On Foulke's tough spring in 2004:
The next day...Keith Foulke got his first save, which was pretty impressive considering that he'd had such a bad spring. But one of the reasons he began slowly was that every day Keith would take pitchers' fielding practice, what we call PFPs. A coach would hit him hard ground balls, and he isn't that great a fielder, so the ball would hit him in the leg, in the ankle, on the calf, and his leg would be black and blue. He was one of those bad-luck guys who had bull's-eyes all over his body.
Probably the best line in the whole book:
As I've said, to win it all, you need a closer who doesn't give a shit.
Keith's spring fielding woes come back to haunt him:
Edgar Renteria was the game's final batter. Edgar is one of the most feared hitters in the game, but he swung and hit a slow, easy roller back to the mound. Keith gloved it, and then he started jumping up and down, even though he hadn't yet thrown the ball to first base.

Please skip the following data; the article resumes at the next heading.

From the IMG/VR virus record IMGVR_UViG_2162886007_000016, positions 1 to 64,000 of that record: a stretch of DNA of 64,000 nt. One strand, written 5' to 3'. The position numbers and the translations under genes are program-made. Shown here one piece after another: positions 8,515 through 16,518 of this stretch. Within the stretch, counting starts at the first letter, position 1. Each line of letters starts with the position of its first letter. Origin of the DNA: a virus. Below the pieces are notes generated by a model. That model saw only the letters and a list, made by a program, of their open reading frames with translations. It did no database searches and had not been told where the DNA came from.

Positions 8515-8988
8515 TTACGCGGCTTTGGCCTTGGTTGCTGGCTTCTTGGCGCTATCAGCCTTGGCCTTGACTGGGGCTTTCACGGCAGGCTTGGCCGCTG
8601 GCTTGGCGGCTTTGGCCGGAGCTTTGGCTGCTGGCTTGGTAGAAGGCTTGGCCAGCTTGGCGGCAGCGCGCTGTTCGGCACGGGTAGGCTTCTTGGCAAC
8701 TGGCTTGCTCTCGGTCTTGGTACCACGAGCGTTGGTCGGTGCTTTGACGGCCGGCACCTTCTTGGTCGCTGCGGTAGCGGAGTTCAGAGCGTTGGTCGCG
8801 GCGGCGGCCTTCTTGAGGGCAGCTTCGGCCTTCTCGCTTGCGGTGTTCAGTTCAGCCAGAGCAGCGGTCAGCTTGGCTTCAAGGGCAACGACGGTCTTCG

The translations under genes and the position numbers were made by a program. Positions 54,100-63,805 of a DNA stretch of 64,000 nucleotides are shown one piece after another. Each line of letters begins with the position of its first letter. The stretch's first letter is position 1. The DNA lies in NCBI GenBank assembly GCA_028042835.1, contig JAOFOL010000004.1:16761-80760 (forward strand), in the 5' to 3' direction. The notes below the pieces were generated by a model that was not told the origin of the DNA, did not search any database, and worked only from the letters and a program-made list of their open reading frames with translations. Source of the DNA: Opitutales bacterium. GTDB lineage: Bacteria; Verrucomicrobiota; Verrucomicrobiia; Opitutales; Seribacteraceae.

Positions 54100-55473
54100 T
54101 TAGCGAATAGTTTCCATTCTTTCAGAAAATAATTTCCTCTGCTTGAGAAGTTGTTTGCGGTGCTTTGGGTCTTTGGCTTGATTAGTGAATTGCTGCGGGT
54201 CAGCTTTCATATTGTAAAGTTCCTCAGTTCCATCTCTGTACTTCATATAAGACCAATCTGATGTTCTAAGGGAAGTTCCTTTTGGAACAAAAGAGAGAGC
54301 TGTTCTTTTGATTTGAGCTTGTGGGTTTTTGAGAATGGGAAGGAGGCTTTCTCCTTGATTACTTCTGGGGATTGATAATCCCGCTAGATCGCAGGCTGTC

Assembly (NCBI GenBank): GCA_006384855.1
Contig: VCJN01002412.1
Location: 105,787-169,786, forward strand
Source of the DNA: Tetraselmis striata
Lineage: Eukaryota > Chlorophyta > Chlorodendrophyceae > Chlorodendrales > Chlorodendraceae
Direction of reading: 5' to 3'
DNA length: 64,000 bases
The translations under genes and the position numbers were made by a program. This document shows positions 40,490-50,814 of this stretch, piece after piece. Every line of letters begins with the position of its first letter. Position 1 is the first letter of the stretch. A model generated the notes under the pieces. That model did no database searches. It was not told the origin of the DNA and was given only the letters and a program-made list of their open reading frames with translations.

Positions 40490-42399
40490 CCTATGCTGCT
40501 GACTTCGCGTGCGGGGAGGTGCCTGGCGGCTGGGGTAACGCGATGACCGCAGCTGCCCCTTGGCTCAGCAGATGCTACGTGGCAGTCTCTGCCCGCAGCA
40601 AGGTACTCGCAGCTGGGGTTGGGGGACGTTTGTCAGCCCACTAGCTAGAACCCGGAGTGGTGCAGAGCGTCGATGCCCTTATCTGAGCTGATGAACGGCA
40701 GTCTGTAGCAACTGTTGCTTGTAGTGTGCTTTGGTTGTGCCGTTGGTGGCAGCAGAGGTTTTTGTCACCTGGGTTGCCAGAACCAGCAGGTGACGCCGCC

It's funny. I don't remember Keith fielding a single ball during the regular season. During spring training he took hundreds of balls during pitchers' fielding practice, and a couple of times he'd had balls hit off his legs, injuring him. How ironic that he didn't get to field a ground ball until the very last ball hit in the world Series! After he began celebrating, he realized that he'd better throw the ball over to first. It was the perfect ending to the perfect year.